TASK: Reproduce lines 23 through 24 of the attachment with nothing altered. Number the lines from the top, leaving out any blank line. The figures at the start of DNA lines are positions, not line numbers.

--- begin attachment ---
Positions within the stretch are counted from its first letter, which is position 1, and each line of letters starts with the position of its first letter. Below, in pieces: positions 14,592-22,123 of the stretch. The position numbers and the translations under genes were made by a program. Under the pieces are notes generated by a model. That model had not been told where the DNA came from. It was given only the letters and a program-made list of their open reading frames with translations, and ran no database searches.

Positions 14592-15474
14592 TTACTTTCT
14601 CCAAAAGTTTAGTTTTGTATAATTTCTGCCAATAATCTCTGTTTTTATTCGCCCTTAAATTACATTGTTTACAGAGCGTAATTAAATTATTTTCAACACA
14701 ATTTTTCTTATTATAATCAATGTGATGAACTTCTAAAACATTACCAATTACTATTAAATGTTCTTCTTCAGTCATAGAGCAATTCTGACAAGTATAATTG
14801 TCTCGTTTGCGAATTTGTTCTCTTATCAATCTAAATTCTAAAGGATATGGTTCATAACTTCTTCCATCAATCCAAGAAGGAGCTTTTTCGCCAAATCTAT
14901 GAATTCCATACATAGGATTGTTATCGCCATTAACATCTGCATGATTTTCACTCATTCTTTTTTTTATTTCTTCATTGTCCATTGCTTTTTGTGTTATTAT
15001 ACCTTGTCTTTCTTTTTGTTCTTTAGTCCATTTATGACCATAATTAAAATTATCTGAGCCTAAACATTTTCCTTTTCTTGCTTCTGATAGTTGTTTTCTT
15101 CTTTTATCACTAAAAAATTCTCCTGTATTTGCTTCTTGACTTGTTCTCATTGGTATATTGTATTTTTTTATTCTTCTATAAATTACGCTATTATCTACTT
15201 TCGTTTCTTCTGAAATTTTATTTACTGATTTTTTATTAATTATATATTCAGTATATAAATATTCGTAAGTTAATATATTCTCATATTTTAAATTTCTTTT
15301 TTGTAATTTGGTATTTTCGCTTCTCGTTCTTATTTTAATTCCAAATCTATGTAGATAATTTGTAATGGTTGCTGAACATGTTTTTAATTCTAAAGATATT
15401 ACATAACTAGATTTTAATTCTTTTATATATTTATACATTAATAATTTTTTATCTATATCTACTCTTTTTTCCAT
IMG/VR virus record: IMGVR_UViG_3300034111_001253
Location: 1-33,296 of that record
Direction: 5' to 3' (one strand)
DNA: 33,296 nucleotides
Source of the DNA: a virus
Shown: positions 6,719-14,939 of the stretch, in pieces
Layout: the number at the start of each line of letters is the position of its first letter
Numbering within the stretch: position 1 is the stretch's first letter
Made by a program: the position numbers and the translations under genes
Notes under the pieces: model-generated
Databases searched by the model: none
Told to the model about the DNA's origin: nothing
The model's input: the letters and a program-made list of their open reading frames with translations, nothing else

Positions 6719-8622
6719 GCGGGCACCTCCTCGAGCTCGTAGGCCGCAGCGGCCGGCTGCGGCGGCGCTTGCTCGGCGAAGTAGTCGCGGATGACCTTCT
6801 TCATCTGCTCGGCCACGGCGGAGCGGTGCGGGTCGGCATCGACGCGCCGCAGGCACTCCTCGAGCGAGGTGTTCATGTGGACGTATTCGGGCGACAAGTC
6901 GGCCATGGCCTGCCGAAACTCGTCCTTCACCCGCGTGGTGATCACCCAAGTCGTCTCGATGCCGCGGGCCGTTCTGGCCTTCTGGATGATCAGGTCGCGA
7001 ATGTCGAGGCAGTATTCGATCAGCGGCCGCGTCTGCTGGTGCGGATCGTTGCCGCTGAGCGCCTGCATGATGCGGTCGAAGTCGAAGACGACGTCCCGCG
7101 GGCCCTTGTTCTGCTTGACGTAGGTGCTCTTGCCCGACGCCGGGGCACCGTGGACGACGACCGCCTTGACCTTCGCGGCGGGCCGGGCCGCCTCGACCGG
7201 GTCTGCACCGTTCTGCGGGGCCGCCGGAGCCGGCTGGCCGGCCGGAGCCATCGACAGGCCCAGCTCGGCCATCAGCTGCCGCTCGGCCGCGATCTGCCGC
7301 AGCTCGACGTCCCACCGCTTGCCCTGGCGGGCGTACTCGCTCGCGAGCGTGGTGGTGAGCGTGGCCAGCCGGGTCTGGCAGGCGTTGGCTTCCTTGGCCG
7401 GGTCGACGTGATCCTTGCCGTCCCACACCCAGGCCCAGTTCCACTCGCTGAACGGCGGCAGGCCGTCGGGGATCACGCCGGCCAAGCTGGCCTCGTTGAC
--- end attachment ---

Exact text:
Databases searched by the model: none
Told to the model about the DNA's origin: nothing